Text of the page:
10. A composition of claim 1 where the biologically active material is an antihypertensive.
11. A composition of claim 1 where the biologically active material is an analgesic.
12. A composition of claim 1 where the biologically active material is an antiarrhythmic.
13. A composition of claim 1 where the biologically active material is a cardiotonic.
14. A composition of claim 1 where the biologically active material is a bronchodilator.
15. A composition of claim 1 where the biologically active material is a peptide.
16. A composition of claim 1 where the biologically active material is 8-hydroxy-5-[1-hydroxy-2-[(1-methylethyl)amino]butyl]-2(1H)-quinolinone or a pharmaceutically acceptable salt thereof.
17. A composition of claim 1 where the biologically active material is 4,5-dihydro-6-[4-(1H-imidazol-1-yl)phenyl]-5-methyl-3(2H)pyridazinone or a pharmaceutically acceptable salt thereof.
18. A device for administering the composition of claim 1 transdermally to a mammal.
19. A device for administering the composition of claim 16 transdermally to a mammal.
20. A device for administering the composition of claim 17 transdermally to a mammal.
21. A method for administering transdermally to a mammal an effective amount of the composition of claim 1.
22. A method for administering transdermally to a mammal an effective amount of the composition of claim 16.
23. A method for administering transdermally to a mammal an effective amount of the composition of claim 17.
US07063204 1987-06-17 1987-06-17 Transdermal matrix system Expired - Lifetime US4789547A (en)

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US5362497A (en) * 1989-05-25 1994-11-08 Takeda Chemical Industries, Ltd. Transdermal therapeutic composition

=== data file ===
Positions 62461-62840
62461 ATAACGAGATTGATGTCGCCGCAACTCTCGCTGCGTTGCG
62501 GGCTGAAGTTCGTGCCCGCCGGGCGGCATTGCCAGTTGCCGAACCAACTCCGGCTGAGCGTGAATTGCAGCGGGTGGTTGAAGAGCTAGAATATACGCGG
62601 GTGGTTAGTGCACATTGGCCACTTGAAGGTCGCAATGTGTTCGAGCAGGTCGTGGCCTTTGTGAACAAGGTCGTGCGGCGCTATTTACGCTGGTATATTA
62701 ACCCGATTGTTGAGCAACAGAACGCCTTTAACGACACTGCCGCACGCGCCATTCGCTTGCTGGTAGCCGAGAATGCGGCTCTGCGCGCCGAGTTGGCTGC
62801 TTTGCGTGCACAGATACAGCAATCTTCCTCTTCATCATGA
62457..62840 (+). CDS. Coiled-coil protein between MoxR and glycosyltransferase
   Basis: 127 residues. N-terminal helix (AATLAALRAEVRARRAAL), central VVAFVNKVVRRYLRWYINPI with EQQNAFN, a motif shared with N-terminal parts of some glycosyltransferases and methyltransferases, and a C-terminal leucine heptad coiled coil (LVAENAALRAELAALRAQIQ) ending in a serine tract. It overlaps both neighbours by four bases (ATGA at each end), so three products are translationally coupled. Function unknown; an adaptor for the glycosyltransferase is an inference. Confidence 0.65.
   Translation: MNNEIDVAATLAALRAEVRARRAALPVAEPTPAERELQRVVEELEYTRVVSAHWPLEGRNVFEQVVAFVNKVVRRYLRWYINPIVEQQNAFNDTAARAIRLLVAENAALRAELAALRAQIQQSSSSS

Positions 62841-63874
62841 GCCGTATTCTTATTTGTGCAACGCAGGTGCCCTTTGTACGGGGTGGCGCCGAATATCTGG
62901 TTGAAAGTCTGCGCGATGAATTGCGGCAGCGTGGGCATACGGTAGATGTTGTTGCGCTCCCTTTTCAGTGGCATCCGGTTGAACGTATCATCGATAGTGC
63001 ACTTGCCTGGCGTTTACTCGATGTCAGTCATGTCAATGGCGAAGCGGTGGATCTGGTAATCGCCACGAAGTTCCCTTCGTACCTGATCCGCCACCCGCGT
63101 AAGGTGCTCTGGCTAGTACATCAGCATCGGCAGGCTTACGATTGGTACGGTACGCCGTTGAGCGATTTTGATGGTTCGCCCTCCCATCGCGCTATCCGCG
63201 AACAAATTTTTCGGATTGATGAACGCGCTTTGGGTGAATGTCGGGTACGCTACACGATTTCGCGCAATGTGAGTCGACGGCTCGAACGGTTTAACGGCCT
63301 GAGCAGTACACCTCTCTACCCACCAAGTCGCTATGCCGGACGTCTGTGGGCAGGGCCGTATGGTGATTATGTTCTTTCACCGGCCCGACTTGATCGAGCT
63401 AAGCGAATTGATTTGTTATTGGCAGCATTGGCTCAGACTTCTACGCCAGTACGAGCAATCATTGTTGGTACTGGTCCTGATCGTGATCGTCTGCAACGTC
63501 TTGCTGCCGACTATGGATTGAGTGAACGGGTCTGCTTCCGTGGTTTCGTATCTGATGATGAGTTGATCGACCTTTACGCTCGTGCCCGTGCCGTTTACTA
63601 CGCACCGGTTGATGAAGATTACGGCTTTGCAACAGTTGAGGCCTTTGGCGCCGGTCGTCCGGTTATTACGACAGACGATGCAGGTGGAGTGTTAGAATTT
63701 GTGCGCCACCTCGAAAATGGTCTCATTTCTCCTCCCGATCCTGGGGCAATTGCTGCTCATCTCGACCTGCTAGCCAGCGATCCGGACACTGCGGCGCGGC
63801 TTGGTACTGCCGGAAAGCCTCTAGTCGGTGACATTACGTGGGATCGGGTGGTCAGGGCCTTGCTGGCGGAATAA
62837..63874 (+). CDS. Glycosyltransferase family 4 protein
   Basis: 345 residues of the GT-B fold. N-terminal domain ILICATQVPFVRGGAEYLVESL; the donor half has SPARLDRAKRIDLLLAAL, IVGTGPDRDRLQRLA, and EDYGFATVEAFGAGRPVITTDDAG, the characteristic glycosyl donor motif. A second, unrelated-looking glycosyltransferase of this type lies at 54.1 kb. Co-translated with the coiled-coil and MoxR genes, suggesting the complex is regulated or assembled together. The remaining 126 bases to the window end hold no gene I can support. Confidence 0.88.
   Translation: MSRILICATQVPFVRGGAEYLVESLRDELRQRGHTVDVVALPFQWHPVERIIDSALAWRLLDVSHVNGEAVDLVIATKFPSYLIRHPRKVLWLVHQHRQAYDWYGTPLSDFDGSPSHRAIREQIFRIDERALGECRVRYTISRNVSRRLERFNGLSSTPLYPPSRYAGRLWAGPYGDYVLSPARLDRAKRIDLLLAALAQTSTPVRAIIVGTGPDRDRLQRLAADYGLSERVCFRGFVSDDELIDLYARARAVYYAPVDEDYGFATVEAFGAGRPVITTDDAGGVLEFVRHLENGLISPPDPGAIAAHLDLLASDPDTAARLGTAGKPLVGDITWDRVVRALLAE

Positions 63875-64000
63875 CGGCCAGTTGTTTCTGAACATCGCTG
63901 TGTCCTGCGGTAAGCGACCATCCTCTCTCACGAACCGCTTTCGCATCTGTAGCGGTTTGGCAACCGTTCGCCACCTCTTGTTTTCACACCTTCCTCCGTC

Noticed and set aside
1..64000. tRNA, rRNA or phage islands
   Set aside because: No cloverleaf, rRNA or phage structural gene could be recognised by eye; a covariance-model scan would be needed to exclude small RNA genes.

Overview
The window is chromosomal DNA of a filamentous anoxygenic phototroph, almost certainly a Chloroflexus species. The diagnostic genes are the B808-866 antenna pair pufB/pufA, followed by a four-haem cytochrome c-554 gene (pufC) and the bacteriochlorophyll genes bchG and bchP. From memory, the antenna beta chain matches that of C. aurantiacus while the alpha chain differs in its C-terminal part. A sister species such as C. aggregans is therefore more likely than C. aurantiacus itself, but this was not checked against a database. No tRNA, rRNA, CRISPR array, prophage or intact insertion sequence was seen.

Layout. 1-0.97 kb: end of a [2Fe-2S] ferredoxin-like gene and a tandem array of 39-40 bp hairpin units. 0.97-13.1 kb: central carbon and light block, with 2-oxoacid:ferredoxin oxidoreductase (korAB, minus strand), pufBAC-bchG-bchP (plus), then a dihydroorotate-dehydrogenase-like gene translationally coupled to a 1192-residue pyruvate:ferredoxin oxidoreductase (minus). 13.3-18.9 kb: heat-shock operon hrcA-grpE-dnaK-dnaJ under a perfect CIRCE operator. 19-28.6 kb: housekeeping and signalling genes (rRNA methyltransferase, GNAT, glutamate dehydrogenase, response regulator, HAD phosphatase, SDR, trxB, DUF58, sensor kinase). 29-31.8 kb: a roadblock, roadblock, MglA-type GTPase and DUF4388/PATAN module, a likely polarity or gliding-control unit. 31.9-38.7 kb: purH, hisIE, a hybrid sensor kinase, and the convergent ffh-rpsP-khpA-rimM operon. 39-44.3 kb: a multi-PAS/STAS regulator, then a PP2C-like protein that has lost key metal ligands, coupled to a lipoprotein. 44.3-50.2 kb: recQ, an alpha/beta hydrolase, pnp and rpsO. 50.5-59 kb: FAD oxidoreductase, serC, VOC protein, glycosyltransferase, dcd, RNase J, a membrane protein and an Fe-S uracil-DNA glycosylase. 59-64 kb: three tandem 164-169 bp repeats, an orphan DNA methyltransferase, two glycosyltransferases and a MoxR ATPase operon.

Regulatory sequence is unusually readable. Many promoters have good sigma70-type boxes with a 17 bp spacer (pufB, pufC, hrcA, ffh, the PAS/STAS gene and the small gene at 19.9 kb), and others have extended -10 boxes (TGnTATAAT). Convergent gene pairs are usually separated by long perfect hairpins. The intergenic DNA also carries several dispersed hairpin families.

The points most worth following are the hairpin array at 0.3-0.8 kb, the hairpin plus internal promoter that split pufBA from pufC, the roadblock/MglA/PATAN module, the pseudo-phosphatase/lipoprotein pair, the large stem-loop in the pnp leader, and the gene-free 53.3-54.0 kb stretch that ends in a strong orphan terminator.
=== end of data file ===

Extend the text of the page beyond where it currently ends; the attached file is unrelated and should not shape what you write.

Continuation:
US5580574A (en) * 1994-04-28 1996-12-03 Hoffmann-La Roche Inc. Pharmaceutical composition for transdermal delivery
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US5968895A (en) * 1996-12-11 1999-10-19 Praecis Pharmaceuticals, Inc. Pharmaceutical formulations for sustained drug delivery
US6106856A (en) * 1994-03-09 2000-08-22 The Board Of Governors For Higher Education, State Of Rhode Island And Providence Plantations Transdermal delivery of calcium channel blockers, such as nifedipine
US6444234B1 (en) 1998-07-07 2002-09-03 Kenneth B Kirby Compositions for rapid and non-irritating transdermal delivery of pharmaceutically active agents and methods for formulating such compositions and delivery thereof
WO2002092069A1 (en) 2001-05-11 2002-11-21 Elan Corporation, Plc Permeation enhancers
US6558695B2 (en) 1999-12-16 2003-05-06 Dermatrends, Inc. Topical and transdermal administration of peptidyl drugs using hydroxide releasing agents as permeation enhancers
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US6562370B2 (en) 1999-12-16 2003-05-13 Dermatrends, Inc. Transdermal administration of steroid drugs using hydroxide-releasing agents as permeation enhancers
US6562368B2 (en) 1999-12-16 2003-05-13 Dermatrends, Inc. Transdermal administration of oxybutynin using hydroxide-releasing agents as permeation enhancers
US20030091623A1 (en) * 1999-02-22 2003-05-15 Cumming Kenneth Iain Solid oral dosage form containing an enhancer
US6565879B1 (en) 1999-12-16 2003-05-20 Dermatrends, Inc. Topical and transdermal administration of peptidyl drugs with hydroxide-releasing agents as skin permeation enhancers
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US6602912B2 (en) 2000-06-30 2003-08-05 Dermatrends, Inc. Transdermal administration of phenylpropanolamine
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US6645520B2 (en) 1999-12-16 2003-11-11 Dermatrends, Inc. Transdermal administration of nonsteroidal anti-inflammatory drugs using hydroxide-releasing agents as permeation enhancers
US6673363B2 (en) 1999-12-16 2004-01-06 Dermatrends, Inc. Transdermal and topical administration of local anesthetic agents using basic enhancers
US6719997B2 (en) 2000-06-30 2004-04-13 Dermatrends, Inc. Transdermal administration of pharmacologically active amines using hydroxide-releasing agents as permeation enhancers
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US20060121103A1 (en) * 2000-05-11 2006-06-08 Kenneth Kirby Transdermal delivery system
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Cited By (77)

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Publication number Priority date Publication date Assignee Title